So why did we return to Lincoln? Andy’s sister lives there so we were on a family visit. We took the opportunity to become reacquainted with some of the positive aspects about Lincoln such as the medieval architecture, historic Bailgate area and the amazing local restaurants!

lincoln cathedral

The impressive gothic exterior of Lincoln Cathedral

stained glass window

Stained glass window in Lincoln Cathedral

romanesque statue

The cathedral dates back to the 12th century and has ancient features such as this Romanesque statue.

Lincoln Cathedral is a sight I never tire of. This gothic masterpiece is to Lincoln what the Royal Liver Building is to Liverpool. It’s iconic, impressive and downright beautiful to look at. Dating back to the 12th century, there are many ancient features to admire, including intricate stone work, Romanesque statues and sensational stained glass windows. 

The Bailgate area where the cathedral is located is also home to a castle that was built by William the Conqueror and displays a priceless addition of the Magna Carta – one of only four in the world. Besides these big sights, this part of Lincoln is just a pleasure to wander around, with charming cobbled streets, picturesque houses, independent shops, traditional pubs and some of the best restaurants in the city. Roman remnants can also be spotted here such as the Newport Arch.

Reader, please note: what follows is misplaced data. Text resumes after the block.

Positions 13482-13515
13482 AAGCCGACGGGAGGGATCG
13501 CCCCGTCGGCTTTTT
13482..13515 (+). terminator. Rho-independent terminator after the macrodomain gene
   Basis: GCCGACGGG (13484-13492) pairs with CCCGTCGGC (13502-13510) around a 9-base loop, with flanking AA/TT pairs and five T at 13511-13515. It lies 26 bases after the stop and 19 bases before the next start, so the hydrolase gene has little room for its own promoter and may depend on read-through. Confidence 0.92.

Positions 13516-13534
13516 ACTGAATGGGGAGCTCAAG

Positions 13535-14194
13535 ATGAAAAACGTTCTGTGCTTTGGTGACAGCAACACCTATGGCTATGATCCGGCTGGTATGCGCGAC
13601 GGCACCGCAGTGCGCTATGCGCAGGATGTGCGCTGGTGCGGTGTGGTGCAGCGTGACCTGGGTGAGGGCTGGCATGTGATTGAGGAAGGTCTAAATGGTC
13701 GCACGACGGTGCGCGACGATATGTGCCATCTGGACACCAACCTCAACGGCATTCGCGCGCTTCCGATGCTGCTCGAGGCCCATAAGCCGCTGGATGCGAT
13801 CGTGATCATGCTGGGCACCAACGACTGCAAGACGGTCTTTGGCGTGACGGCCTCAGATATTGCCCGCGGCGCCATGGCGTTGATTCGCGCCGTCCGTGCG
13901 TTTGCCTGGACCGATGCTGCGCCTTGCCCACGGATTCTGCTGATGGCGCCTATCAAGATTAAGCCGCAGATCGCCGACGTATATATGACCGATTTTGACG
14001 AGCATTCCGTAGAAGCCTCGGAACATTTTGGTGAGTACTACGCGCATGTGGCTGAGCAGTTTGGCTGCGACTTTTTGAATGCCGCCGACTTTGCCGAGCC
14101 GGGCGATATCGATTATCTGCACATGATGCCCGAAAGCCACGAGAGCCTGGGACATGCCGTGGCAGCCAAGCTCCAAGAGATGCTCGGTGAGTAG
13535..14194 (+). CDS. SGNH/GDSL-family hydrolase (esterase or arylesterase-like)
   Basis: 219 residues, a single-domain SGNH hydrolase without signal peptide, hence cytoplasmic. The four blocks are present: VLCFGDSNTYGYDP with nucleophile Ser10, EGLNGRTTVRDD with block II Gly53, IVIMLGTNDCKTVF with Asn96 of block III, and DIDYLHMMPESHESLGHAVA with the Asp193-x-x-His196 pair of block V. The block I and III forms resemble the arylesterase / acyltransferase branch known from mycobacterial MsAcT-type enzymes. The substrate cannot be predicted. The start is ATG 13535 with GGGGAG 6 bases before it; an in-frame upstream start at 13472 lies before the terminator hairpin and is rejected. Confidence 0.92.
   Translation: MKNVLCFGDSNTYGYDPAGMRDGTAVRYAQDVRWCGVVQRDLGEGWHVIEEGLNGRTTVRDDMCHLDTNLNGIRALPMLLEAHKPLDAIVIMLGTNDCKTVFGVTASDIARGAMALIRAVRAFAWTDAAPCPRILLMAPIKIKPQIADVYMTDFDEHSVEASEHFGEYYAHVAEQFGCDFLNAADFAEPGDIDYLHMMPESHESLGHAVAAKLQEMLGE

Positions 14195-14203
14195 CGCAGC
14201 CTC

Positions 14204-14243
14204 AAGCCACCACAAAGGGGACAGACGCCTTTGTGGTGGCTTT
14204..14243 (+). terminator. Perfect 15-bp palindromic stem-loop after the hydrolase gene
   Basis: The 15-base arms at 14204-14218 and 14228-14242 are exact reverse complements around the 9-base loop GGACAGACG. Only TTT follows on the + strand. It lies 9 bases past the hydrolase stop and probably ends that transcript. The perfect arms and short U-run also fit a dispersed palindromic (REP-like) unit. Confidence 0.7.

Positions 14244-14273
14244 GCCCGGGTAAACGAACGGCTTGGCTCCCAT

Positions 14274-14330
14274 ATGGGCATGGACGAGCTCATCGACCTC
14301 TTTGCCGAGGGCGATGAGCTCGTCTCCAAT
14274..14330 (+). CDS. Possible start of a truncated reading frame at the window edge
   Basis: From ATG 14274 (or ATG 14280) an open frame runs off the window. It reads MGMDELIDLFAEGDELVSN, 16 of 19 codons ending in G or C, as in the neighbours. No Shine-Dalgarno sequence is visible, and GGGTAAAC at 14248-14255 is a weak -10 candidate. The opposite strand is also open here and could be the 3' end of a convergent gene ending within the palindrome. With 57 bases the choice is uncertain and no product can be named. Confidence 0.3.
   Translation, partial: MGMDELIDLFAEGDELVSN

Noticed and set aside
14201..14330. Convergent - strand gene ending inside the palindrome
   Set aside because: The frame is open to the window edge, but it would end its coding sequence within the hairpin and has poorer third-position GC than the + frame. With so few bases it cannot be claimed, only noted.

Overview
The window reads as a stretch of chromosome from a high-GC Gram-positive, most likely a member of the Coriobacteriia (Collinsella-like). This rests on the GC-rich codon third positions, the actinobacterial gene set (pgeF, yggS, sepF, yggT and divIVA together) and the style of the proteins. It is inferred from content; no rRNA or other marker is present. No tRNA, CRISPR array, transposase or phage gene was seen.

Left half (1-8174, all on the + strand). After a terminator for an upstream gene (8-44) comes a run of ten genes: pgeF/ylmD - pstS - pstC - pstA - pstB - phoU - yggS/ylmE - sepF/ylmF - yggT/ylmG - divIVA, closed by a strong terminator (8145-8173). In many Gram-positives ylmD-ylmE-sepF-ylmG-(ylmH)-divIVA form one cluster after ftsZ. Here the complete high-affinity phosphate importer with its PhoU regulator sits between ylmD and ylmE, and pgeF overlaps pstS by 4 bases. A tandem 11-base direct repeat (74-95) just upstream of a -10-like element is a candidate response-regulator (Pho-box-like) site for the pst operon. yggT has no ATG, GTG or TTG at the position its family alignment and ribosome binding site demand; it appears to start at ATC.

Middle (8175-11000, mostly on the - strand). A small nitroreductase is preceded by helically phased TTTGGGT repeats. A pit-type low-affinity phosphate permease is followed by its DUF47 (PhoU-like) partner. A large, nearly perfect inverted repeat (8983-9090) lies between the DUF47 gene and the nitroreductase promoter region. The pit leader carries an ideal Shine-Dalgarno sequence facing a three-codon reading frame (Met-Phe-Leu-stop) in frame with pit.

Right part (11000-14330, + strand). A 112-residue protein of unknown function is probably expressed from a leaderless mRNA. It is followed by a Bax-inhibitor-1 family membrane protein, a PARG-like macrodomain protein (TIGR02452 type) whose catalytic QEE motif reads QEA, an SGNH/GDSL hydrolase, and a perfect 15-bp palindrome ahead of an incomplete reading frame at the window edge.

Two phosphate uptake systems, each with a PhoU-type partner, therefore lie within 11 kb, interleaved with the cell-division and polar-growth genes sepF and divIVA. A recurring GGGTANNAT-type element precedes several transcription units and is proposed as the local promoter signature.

Colourful houses

Colourful houses in Bailgate near the cathedral

Lincoln Stone Bow

The Stone Bow on Lincoln High Street – a medieval archway that was once the gateway to the city

Steep Hill Lincoln

Steep Hill that was once voted the best street in Britain



medieval lincoln

This timber-framed building is the back of the Stokes High Bridge Cafe on Lincoln High Street.

Besides Thailand No. 1, see green curry below!, other Bailgate restaurants I’d highly recommend are Browns Pie Shop and the Wig & Mitre (which also has a great pub next door!). If you’re especially hungry, indulge in afternoon tea at Stokes High Bridge Cafe on the High Street.

Green curry, thai food

Delicious green curry at Thailand No. 1 in Bailgate.

coconut pancake

Followed by a coconut pancake. Yum!


Have you been to Lincoln? Any more sights or restaurants to recommend?